‘Hay árboles en esta ciudad’: Maritime metaphor and irony in the letter of Eugenio de Salazar (1573)

By Sara Rich

In many cultures ancient and modern, ships have been compared to human bodies. The planking is like protective skin, the frames like bones of a skeleton. Nautical vernacular like yardarm, breasthook, and forefoot are further testimony to the prevalent bodily metaphors in shipbuilding. In the dominant Roman Catholic atmosphere of Iberia in the 16th century, such analogy assumed religious importance. Perhaps because humans were thought to be made in God’s image, if ships were based on the human form, then by extension, they were also based on that of God. In other words, if a ship made in God’s image sailed the seven seas, it was more likely to be showered with blessings instead of meteors (or cannon fire).

However, passenger Eugenio de Salazar opted for a different metaphor. In a letter to his friend Miranda de Ron, the judge newly appointed to Hispaniola uses, not a bodily metaphor, but an urban one to describe his voyage from Tenerife to Santo Domingo in 1573.

Columbus ships

De Salazar probably would have been traveling to Hispaniola in a nau or carrack, similar to Columbus’ Santa Maria seen in this famous painting. However, art historical sources may have preserved only one side of seafaring in the Early Modern era, while neglecting the less glorious aspects. 

De Salazar’s letter, loaded with sarcastic irony, carries the ship-as-city metaphor throughout, beginning with a general description of the ship’s urban landscape, flora and fauna:

There are trees, not exuding salubrious gums and aromatic liquors, but filthy pitch and fetid tallow. Also there are flowing rivers, not of sweet-running crystal waters, but of most curdy nastiness; not filled with grains of gold as the Cibao [in Hispaniola] or the Tajo [in Iberia], but with vulgar, misshapen pearls from the toilets, and of lice so large that some get seasick and vomit pieces of cabin boys’ flesh. The ground is such that when it rains, it is stiff, and when the sun is strong the mire softens and sticks your feet to the floor. The fields have plenty for fowling for cockroaches, and great hunting for rats. Many are cornered and fight the hunters like wild boar. […] Put your feet on the ground of this city, and a surge of the sea will kiss them, to leave your boots whiter than snow with foamy spit and parched with salt. Should you want to walk for exercise, two cabin boys must take your arms like a village sweetheart…i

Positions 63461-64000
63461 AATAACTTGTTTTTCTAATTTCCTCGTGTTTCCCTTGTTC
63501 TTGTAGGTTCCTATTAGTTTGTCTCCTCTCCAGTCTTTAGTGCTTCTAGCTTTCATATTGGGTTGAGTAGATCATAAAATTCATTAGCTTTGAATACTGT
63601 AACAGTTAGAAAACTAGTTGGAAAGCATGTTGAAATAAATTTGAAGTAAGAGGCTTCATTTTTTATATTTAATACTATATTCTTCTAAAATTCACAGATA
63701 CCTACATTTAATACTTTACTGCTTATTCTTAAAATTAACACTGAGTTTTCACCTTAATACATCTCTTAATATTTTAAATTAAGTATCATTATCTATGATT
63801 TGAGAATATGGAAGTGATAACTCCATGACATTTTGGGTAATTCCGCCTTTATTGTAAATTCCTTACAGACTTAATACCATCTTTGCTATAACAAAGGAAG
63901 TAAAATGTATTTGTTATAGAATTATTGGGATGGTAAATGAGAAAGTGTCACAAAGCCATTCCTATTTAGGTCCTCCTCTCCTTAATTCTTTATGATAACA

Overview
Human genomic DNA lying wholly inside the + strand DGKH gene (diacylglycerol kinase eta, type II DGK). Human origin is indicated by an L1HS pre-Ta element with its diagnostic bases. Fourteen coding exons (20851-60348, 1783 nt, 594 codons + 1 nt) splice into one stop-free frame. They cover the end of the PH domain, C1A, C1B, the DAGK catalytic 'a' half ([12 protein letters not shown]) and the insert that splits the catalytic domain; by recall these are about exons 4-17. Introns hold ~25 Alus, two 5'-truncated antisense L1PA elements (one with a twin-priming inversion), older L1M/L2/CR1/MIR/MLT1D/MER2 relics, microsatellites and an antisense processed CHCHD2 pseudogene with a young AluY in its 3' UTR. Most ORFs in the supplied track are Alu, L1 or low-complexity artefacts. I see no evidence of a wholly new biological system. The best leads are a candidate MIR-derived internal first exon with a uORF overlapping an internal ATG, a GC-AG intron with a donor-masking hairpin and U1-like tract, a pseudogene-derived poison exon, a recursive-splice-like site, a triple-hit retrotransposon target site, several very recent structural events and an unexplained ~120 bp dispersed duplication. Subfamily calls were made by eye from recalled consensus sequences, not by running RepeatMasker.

He proceeds to proclaim how cosmopolitan this city is, with multiple languages spoken by learned men of the world, and where a new language has even come into existence:

There is in this city a universality of people and population, with offices and dignities by their degrees and hierarchies. […] I was amazed looking at this city and the activities of its people, and marveled to hear the language of the sea, which I understood no more than the babbling of the roaring crowd. […] In learning these confusing voices, accents, and words without understanding meanings, I think I have done more than ten mocking birds or twenty parrots. […] Yet do not marvel that I know anything in this language. I have had much exercise in it, so much that in all I speak it goes with me. […] When some sailor tips the jug too much, “Oh how you bail!” When another breaks wind (which happens many times), “Ahoy the poop!” Thus I still cannot leave off with this language.ii

In his anthropological discussion of food, we see how social barriers are broken down in this ship-city, allowing for hierarchies to become temporarily disbanded at meal-times:

In this city, you must cook and eat at the same time as your neighbors, [and all that is eaten is corrupt and fetid, so] all belch desires and dreams of [morsels] unreachable. […] Men, women, boys and old men, dirty and clean, all become a noisy crowd and mess of broken hardtack, some stuck together. Next to some, one belches, another vomits, another breaks wind, another unloads his bowels, and you eat lunch. Nor can you complain of anyone’s bad manners because the ordinances of this city permit everything.iii